35. nocturnaljames says:

    If you want 100%, just use aluminum foil, and it will only cost you $3.

  36. GTB says:

    I bought a bunch of this brand for my apartment when I took a night shift position. In fact they’re blocking all of the light (except for the top, where the curtain rod sticks out a couple inches from the wall) right now. I’m not sure what happened with yours, but mine block the light really well. I got the black ones, I don’t know if that makes a difference or not. Mine are heavier than normal curtains and are much stiffer than normal curtains. No light gets through the actual curtain as far as I can tell.

  37. GTB says:

    …also, I paid like 15 bucks per panel for mine at walmart.

  38. millertime1211 says:

    You bought something that is on a display at walmart/kmart and it’s crap? WOW! Not only do they not block out light they are probably made with asbestos in china.

  39. Holly Grimmett says:

    I have 6 pairs of the most expensive Eclipse curtains. They work exactly as advertised for me.. and I’m in Florida.. where we’ve got a lot of sun to block. I’d send in a pic, but we’re getting ready to move and they’re packed away for now. My last electric bill here is going to hurt. :-p

  40. lannister80 says:

    Hmmm, my wife bought 4 “Eclipse” panels and I’d say they block 99% of the light. They’re forest green, made of quite heavy fabric, and turn our bedroom into a dark cave.

    Maybe he got some knockoff ones? Or defective?

  41. GreatWhiteNorth says:

    Simple solution here folks… have you ever seen window treatments with multiple layers? I have, I grew up with them.

    To solve this problem have multiple layers over your window. The layer closest to the window being your blackout curtains since you already own them. Then run a rod outside that on which you can hang these fancy Eclipse curtains. You will have a fancy dark room.

  42. Anne Boleyn says:

    Check Sierra Trading Post for blackout/insulating curtains. I got some from there a few years ago for a great deal and they come in some pretty attractive colors.


  43. GreatWhiteNorth says:

    A can of black spray paint on the glass would work too…

    OR… and I love this… cover your windows with tinfoil… it will make your room dark and protect you from having your brain scanned by aliens!

  44. jenl1625 says:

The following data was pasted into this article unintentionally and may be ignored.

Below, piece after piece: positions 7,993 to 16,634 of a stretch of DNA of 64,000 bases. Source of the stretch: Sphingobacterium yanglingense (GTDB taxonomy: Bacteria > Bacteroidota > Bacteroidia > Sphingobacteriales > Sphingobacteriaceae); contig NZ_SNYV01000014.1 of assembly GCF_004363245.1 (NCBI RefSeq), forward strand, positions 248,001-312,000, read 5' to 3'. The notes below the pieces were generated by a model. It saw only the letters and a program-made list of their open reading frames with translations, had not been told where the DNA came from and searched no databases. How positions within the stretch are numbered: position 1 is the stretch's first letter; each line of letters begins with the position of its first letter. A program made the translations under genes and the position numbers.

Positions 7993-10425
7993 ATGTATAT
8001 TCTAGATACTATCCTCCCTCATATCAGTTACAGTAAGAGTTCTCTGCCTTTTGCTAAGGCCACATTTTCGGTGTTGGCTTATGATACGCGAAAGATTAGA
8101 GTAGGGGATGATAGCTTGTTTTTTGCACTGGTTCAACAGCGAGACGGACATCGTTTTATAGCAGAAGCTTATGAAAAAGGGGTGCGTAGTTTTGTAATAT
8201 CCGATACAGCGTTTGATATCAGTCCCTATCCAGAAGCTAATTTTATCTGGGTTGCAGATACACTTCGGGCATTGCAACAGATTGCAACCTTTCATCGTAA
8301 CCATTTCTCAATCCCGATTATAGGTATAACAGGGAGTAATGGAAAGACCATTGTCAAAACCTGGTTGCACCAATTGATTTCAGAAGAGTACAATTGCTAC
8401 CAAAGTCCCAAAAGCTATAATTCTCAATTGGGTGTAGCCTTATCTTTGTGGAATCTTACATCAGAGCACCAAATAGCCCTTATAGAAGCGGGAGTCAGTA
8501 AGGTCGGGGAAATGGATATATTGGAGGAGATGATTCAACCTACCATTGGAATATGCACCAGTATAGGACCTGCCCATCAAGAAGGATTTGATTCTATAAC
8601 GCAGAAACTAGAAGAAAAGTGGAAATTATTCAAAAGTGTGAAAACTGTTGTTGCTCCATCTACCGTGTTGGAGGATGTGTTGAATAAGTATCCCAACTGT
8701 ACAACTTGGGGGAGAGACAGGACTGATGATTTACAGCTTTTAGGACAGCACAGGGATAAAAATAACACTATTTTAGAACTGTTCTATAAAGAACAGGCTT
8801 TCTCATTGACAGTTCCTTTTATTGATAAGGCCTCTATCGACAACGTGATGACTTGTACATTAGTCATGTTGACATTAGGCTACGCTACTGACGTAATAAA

At home, I have vertical blinds made from about 2-inch-wide slats of some kind of plastic. They’ve got decent texture and color, look pretty decent, and (when fully closed) do a *great* job of blocking the light, because they’re not made of cloth…

  45. Anonymous says:

    I had the same experience with black-out curtains from Lowes. I thought I was getting a quality product for $30 a curtain from a reputable store, but it couldn’t keep the eastern sun from waking me up in the morning.

  46. burnedout says:

    Anyone remember the old roller shades? I think you can get them at Target and B,B&B. Do a valance and two side panels and you a) hide the shade when it’s rolled up, b) black out the whole darn room, c) still have a pretty window. Just a thought.

  47. It's not my baby, baby! says:

    I know from studying optics and light that the small amount of light leaking from the sides of the curtains has 30 to 50 times the luminous potential of the “glowing” curtains. The OP will only achieve the desired results if this light is controlled.

    I personally own the same eclipse curtains (same color and everything) as the OP and they do glow, but if the direct light is blocked, I cannot read my watch 2″ from the curtains.

    As for the product’s claims, I would say they are fairly accurate since clear, non-optics grade glass (i.e. a window) blocks 3-5% of light and even the highest optics grade glass blocks some.

  48. notanignoramus says:

    I simply bought a set of plain black curtains for my bedroom. It worked fine. In my new apartment I use a lined tweed-like curtain that better matches the built in decorating – and that also works fine. Some creative thinking does wonders.

  49. Anonymous says:

    I have these same curtains in my office – in beige – that I purchased from Target and they are a joke. I ended up layering them with another set of curtains and they still aren’t what I expected.

    What works really well are the Wamsutta brand blackout curtains that I got from Bed, Bath & Beyond – these make the bedroom look like a cave. I only purchased the Eclipse curtains because they were much cheaper. I guess I got what I paid for.

  50. Anonymous says: